Everything you need to know about having surgery

Video Transcription

So you’re having surgery. So there’s a few things I wanted to cover about your surgery. Basically any orthopedic surgery on the muscular skeletal system has two main goals. One is to relieve pain, the second is to restore function, so whether we’re talking about shoulder surgery, knee surgery, or really any of the surgery in orthopedics, those are the two main goals. Just like any surgical procedure, there are risks. The benefits, really, is what you hope to get out of it, and that will be our goal together to attain hopefully very little to no pain to get you back to normal function. But there are risks, and so some of those risks that we’ll talk about are bleeding and infection, nerve injury. The likelihood of these is very low, but they’re not zero. The things that we do to try to prevent these begin right away with our first interaction where we try to take a good medical history and make sure that there are no complicating factors, and if there are, we try to minimize those by having you see your primary care doctor to get medical clearance, maybe even get some additional tests to help them and to help me with your surgery.

The most important thing would be to minimize your risk of problems when we have the surgery, so that really starts with having a world class team. My staff, the anesthesiologists and all the staff that I work with, both at the Andrews Institute and Gulf Breeze Hospital, their attention to detail, the fact that we have exceedingly low infection rates, which are much smaller than the national average just at baseline mean that your risk of infection, although not zero, is very low. Of course, we use antibiotics in every patient, and there’s a number of different things with sterile technique and things we do during surgery to minimize those risks. We try to have you stop blood thinners. Even things as simple as over the counter pain medications, Tylenol is about the only one that won’t make you bleed. All the other antiinflammatories, Motrin, Aleeve, tramadol, etc, those really need to be stopped for a minimum of about five to seven days before surgery to minimize that risk of bleeding and bruising after surgery.

Of course, if you’re on a prescription blood thinner, we’ll need to talk to you in more detail about how long you need to be off of that. One complication many of my patients ask about is blood clots, deep vein thrombosis, and pulmonary embolism. Luckily, the chances of this complication happening are exceedingly low in all arthroscopic procedures. They are a little bit higher in joint replacements, particularly in joint replacements of the lower extremity, so much so that if you’re having a knee replacement, you’ll be put on aspirin or some other blood thinner for several weeks to months postoperatively to protect against a deep vein thrombosis. If you have a family history or personal history of having had blood clots, you will likely already be on blood thinners, and as I mentioned, you will need to stop all those preoperatively, but we will them again immediately after your surgeries over.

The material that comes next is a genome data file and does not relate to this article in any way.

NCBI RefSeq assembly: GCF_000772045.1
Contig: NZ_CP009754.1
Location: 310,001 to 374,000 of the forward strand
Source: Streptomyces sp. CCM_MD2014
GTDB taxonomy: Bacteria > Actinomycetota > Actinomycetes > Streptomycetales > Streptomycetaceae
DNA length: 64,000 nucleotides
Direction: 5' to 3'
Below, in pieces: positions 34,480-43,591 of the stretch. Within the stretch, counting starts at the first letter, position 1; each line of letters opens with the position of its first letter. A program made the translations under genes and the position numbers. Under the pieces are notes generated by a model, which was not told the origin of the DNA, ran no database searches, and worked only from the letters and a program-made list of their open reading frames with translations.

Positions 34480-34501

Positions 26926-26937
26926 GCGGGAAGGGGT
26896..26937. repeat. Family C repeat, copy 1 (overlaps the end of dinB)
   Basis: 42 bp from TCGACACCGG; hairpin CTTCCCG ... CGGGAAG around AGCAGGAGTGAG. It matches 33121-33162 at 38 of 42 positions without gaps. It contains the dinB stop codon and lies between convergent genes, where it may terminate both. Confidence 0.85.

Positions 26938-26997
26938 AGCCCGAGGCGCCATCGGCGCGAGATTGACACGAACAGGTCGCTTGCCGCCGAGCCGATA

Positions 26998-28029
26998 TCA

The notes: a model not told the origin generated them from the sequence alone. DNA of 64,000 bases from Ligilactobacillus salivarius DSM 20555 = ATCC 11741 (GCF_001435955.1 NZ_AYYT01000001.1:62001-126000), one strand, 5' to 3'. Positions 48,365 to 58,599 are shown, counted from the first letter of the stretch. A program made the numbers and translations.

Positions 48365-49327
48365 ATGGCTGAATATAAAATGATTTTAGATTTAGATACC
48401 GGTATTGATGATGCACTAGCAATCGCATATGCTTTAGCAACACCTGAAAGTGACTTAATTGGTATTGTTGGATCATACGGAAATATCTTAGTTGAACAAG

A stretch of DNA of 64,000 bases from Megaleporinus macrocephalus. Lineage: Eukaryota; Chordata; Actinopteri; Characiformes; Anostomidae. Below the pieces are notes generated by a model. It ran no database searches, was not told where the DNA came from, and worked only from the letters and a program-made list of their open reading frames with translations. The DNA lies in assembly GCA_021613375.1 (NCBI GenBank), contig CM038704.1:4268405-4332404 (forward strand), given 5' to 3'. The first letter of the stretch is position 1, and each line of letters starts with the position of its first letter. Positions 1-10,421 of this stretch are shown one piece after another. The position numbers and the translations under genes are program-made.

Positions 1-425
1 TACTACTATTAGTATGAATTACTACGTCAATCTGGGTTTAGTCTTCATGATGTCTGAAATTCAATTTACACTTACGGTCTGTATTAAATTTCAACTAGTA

There are more specific potential risks when we talk about surgery, especially if it’s on a joint. The problems that can arise that are not ideal or would be stiffness or lack of full range of motion and potentially continued pain in general. The longer you’ve had the problem and the more chronic the problem, the more challenging it may be to regain full function. In most cases, you still attain that benefit of having pain relief, but it is sometimes a little bit more work for you to maintain the full motion that we generally are shooting for when we have the surgery, so you may end up with some stiffness. In terms of continued pain, of course that is not something that that we want, but sometimes it happens. Generally it’s not nearly the pain that you’re experiencing before surgery, and we do everything we can both surgically and then through rehab to minimize that.

Now speaking of rehab, that is a huge part of almost every orthopedic procedure. Mostly what I do in shoulder and knee surgery, you will be beginning therapy within weeks if not days depending on what the surgery is. You have to be a complete committed participant in this in order for you to attain full function of your surgery, so you’ll hear in a great detail the specific limitations of your surgery from your therapist as well as from us immediately postoperatively. There are some more specific risks that I won’t get into too much detail, but obviously there are specific risks to the specific surgery. For instance, if you’re having a joint replacement, there’s potential that the joint can wear out depending on how active you are, which joint we’re replacing. There may be some restrictions that go with that. We always talk about that before surgery.

There are also specific risks that have to do with things like risk to nerve injury. There’s really a whole long list of of things that are very, very, very unlikely to happen, and in most cases it’s not even something that we need to discuss in great detail, but in cases like revision surgery or incredibly complex joint reconstructions, there will be a higher than normal risk of those nerve injuries, which we will do everything possible to avoid that. But that is something that you need to understand going in to that surgery if you’re one of those patients that has a very complex problem.

The bottom line is, my goal for you is to have a great result, hopefully no pain whatsoever at the end result and hopefully full function. In order to attain those goals, we’ll get to know each other well on the postoperative period, seeing each other frequently along with the rest of my team. If you have any questions regarding the specific risks of your surgery, if you have other questions, I encourage you to write them down. You can ask me on the morning of surgery, and we can go over them then, or if they may be a little bit more in detail, I’d be happy to see you back in the office or you can contact me through the website or email, or even call the office. Thanks.